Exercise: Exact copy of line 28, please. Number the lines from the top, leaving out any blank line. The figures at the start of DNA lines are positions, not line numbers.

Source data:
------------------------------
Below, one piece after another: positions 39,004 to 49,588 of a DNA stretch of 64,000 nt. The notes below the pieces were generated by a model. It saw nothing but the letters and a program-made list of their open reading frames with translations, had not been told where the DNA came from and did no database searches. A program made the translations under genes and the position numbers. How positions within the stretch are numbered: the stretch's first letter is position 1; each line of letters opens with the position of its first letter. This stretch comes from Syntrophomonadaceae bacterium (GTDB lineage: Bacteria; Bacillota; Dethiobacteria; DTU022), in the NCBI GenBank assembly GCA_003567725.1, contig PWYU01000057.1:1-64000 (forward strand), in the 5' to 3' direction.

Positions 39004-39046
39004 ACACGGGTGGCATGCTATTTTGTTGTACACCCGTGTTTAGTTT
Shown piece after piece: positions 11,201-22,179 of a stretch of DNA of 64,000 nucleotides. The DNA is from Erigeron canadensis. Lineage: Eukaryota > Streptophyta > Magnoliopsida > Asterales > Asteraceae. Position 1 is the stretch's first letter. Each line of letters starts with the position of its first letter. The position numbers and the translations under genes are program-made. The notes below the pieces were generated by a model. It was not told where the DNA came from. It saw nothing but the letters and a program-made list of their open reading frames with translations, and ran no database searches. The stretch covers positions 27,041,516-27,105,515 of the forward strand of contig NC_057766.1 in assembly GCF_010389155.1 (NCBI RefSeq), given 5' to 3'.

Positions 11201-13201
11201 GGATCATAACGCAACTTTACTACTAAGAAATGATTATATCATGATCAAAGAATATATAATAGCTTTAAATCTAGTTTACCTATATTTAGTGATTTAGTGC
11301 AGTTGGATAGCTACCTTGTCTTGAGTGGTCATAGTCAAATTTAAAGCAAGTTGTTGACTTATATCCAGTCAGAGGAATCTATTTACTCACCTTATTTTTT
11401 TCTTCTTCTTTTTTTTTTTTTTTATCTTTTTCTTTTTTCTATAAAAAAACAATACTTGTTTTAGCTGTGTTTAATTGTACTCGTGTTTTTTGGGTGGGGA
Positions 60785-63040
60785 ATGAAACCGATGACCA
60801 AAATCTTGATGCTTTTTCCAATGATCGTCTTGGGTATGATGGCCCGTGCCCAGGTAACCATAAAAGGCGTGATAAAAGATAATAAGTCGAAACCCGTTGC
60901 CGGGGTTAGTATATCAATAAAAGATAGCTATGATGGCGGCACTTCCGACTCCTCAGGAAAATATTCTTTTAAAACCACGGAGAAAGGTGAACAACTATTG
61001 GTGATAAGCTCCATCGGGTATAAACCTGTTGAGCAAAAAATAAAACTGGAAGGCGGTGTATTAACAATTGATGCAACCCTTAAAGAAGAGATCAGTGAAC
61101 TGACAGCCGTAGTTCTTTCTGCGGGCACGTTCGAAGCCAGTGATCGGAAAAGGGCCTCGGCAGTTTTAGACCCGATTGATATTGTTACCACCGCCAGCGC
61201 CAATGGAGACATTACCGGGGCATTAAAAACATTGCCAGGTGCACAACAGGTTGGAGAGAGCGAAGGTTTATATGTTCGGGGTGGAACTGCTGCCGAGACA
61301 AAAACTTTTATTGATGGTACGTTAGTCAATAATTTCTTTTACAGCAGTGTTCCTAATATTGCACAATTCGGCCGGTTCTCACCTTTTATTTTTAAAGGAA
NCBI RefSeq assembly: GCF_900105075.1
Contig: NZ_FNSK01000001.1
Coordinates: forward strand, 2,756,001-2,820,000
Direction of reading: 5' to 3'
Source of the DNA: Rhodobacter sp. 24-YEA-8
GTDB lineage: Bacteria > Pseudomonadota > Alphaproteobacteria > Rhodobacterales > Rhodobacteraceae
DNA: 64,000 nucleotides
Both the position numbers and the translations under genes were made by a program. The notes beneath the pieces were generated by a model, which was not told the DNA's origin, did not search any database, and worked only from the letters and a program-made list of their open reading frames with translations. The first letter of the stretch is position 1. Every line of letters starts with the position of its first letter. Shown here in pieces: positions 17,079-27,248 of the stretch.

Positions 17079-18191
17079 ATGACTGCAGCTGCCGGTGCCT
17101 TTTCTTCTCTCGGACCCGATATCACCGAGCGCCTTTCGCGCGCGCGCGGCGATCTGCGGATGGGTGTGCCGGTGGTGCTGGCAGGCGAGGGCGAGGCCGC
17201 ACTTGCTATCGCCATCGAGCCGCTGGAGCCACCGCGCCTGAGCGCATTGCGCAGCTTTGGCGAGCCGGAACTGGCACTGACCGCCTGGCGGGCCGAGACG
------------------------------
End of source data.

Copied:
17201 ACTTGCTATCGCCATCGAGCCGCTGGAGCCACCGCGCCTGAGCGCATTGCGCAGCTTTGGCGAGCCGGAACTGGCACTGACCGCCTGGCGGGCCGAGACG